China lashes out at Mattis’s remarks on East China Sea islands
Foreign Ministry says that by raising issue of disputed cluster of uninhabited outcrops, US is putting regional security at risk
The United States is putting regional stability in East Asia at risk, a Chinese spokesman said on Saturday following remarks by the new US Defence Secretary Jim Mattis that a US commitment to defend Japanese territory applied to an island group claimed by China.
Chinese Foreign Ministry spokesman Lu Kang called on the US to avoid discussion of the issue and reasserted China’s claim of sovereignty over the tiny Japanese-controlled but uninhabited islands known in Japan as the Senkakus and in Chinese as the Diaoyus.
The 1960 US-Japan treaty is “a product of the Cold War, which should not impair China’s territorial sovereignty and legitimate rights,” Lu was quoted as saying in a statement posted on the ministry’s website.
“We urge the US side to take a responsible attitude, stop making wrong remarks on the issue involving the Diaoyu islands’ sovereignty, and avoid making the issue more complicated and bringing instability to the regional situation,” Lu said.
On his first offical trip to Asia as secretary of defence, Mattis explicitly stated in Tokyo that the Donald Trump administration would abide by the previous US stance that the US-Japan security treaty applied to defending Japan’s continued administration of the Senkaku islands.
The islands that lie between Taiwan and Okinawa were under US administration from the end of World War II until their return to Japan in 1972. China cites historical records for its claim, and Japan’s move to nationalise several of the islands in 2012 set off anti-Japanese riots in China and prompted the government to dispatch ships and planes to the area around them as a challenge to Japanese control.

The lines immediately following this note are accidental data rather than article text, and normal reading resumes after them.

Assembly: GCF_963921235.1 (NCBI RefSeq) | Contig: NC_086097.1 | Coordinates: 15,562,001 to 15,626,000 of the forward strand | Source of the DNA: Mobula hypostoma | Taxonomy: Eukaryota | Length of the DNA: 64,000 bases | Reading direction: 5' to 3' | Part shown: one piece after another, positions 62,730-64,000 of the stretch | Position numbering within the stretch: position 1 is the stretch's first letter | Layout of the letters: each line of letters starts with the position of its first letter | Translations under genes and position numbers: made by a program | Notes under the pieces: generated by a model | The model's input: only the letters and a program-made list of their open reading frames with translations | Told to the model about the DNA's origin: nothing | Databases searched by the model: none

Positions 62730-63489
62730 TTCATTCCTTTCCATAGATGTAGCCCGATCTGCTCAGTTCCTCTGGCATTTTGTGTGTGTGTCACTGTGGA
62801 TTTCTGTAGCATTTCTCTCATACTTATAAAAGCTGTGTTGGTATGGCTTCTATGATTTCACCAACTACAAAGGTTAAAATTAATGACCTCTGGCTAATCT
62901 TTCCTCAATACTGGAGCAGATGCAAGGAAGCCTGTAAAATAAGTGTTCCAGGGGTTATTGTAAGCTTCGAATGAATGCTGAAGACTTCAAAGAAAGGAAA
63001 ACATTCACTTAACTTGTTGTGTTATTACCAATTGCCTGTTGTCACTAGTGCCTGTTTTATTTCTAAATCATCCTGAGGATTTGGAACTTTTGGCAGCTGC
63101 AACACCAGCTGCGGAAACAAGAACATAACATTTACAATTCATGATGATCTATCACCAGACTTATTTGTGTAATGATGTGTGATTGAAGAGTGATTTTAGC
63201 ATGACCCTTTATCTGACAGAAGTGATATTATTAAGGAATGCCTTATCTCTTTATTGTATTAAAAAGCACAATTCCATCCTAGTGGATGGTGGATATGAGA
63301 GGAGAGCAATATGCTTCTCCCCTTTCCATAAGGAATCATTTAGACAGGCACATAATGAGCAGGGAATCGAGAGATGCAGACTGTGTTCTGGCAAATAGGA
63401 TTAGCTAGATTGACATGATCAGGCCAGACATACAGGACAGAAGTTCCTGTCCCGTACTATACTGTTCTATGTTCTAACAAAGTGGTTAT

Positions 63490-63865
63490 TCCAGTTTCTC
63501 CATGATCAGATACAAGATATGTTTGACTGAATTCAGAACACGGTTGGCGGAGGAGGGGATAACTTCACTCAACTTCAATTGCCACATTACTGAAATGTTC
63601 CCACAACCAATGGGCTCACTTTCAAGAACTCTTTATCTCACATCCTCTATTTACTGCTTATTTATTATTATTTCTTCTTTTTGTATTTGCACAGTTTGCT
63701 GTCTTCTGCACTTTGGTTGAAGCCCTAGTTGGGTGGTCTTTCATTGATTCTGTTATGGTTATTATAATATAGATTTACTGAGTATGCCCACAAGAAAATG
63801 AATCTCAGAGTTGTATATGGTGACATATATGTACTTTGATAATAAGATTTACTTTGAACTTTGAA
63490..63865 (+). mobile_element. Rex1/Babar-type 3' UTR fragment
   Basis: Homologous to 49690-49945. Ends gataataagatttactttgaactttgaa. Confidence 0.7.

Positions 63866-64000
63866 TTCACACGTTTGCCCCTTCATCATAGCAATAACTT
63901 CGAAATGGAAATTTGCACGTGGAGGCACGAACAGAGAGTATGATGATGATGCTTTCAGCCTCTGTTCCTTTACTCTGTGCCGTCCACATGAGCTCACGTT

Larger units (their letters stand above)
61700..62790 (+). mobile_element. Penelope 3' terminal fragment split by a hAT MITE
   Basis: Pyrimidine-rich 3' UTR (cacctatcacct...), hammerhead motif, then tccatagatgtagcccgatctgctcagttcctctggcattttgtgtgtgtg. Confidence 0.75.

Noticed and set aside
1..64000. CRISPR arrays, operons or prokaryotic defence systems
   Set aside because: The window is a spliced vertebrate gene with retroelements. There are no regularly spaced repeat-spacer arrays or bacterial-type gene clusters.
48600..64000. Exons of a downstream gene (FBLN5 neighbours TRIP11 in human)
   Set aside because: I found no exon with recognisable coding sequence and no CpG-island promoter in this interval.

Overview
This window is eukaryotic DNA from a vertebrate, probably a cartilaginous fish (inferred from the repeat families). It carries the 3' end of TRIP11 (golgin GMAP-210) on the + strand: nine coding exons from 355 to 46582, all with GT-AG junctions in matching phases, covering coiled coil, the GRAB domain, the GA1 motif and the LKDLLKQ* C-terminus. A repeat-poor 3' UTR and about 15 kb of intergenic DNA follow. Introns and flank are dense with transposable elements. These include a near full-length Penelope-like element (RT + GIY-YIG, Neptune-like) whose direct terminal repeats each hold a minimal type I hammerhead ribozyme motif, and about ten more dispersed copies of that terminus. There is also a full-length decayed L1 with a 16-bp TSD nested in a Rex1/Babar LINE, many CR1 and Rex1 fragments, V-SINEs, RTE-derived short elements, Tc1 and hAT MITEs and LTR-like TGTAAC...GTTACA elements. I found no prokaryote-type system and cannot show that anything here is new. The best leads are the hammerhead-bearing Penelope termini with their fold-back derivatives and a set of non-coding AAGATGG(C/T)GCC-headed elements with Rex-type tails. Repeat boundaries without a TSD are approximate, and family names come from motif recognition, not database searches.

China also registered its displeasure with Mattis’ remarks on Friday in South Korea that Trump’s administration was committed to carrying through on a deal the Obama administration reached with the Seoul government last year to deploy a high-end US anti-missile defence system to South Korea this year.
The Terminal High-Altitude Area Defense, or THAAD, is meant to improve protection of South Korea and Japan – as well as US troops stationed in both countries – against a North Korean missile attack.
Beijing objects to the system because its powerful radar would allow it to peer deep into northeastern China, possibly allowing it to observe Chinese military movements.
At a Friday news conference, Lu said China’s “resolute opposition to the deployment ... remains unchanged and will not change”.
The deployment “will jeopardise security and the strategic interests of regional countries, including China, and undermine the strategic balance in the region,” Lu said.
Chinese officials and scholars say they anticipate further turbulence in relations with the US under Trump. The president sparked anger among Chinese following his election when he broke with decades of protocol by talking on the phone with the president of Taiwan, the self-governing island democracy that Beijing considers its own territory.
Trump has also raised concerns with his criticism of China’s military buildup in the South China Sea, accusations of currency manipulation and unfair trade policies and allegations that Beijing was doing too little to pressure its communist neighbour North Korea.